This essay concerns some new concepts that can help sociological theory interpret globalisation
and multicultural societies. Its key-concept is intercultural communication, largely used in communication
studies, studies on intercultural relationships, and linguistics. The essay proposes an integration
of a sociological theory of communication with some of these studies, explaining and analysing
the different forms of intercultural communication which can give a more precise meaning to the
processes of globalisation and to multicultural contexts. The historical background of these processes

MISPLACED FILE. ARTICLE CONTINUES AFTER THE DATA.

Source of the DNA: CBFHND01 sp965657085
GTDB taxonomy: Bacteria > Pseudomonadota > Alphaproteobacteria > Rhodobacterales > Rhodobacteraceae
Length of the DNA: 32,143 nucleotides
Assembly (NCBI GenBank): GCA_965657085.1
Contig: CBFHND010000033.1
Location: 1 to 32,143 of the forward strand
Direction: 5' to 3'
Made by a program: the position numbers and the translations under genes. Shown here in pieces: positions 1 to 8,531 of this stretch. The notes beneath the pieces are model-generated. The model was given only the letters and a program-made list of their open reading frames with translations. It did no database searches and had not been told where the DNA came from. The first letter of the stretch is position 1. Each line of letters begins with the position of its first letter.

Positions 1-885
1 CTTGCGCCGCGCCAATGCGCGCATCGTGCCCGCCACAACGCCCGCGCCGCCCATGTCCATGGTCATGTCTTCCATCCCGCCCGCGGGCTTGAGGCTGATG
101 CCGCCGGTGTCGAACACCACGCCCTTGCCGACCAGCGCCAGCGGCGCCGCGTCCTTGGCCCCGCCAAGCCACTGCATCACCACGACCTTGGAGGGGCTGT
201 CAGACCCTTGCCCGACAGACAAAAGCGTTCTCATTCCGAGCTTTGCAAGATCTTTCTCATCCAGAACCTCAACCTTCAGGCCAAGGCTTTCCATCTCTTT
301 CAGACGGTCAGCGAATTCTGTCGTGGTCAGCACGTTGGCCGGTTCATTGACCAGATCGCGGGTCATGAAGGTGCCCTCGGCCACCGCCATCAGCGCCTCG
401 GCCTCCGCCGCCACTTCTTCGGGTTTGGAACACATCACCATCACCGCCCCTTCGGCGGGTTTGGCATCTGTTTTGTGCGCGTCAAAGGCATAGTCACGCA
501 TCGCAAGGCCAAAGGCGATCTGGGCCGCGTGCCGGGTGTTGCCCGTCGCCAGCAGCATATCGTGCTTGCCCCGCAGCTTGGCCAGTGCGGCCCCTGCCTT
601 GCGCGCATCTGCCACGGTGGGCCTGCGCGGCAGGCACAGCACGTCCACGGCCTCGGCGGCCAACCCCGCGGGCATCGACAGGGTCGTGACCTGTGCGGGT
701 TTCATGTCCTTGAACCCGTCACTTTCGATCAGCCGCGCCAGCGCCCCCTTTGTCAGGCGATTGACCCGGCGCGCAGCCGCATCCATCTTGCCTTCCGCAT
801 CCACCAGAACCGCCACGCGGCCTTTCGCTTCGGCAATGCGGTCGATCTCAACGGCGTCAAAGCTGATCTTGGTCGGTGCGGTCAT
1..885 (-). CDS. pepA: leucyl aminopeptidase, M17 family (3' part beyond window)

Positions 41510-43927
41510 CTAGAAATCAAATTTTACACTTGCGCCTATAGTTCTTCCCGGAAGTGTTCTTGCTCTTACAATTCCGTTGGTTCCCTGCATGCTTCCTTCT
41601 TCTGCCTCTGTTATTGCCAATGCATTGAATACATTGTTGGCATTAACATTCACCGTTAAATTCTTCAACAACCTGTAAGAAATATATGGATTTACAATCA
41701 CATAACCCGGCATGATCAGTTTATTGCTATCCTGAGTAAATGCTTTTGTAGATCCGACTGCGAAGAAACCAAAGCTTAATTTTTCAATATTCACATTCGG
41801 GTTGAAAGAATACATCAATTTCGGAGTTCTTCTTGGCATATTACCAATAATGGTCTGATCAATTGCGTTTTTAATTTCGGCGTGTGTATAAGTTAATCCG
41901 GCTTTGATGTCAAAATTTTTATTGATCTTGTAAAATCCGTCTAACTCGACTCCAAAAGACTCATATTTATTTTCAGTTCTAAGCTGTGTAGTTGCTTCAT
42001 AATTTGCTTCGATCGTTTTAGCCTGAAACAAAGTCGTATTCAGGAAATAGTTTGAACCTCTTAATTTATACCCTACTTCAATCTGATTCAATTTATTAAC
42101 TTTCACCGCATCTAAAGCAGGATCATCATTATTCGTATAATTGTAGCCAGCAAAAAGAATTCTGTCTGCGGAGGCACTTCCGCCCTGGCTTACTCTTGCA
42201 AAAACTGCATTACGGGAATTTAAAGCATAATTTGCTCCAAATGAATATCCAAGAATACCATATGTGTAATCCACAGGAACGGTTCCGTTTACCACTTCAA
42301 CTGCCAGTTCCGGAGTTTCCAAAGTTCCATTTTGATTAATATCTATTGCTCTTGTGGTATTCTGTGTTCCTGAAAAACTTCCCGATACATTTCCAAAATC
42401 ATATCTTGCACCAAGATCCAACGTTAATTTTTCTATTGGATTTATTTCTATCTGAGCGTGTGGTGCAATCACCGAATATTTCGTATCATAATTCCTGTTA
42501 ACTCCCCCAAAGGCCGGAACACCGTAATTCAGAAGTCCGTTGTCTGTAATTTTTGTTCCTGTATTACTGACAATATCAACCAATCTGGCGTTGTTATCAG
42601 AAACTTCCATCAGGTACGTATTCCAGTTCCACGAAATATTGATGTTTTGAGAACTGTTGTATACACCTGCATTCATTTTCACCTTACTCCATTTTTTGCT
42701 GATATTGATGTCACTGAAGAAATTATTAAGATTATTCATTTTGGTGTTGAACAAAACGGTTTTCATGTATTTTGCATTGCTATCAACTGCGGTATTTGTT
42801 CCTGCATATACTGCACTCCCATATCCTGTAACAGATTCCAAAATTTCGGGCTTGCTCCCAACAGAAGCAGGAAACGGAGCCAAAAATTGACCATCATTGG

and contexts is the expansion of modern European society, which is interpreted as functionally differentiated,
following Luhmann’s social systems theory. In contrast with the dominant forms of ethnocentrism
which have continuously shaped intercultural communications between the functionally differentiated
European society and the other societies in the world, new theories propose a form of
intercultural dialogue. The meaning of such a dialogue is defined in two versions, transcultural and
cosmopolitan: the comparison between these versions enlightens their different features and problems.
Finally, the reasons for a sociological interest in these theories are discussed, with reference to
explanations of globalisation and multicultural society.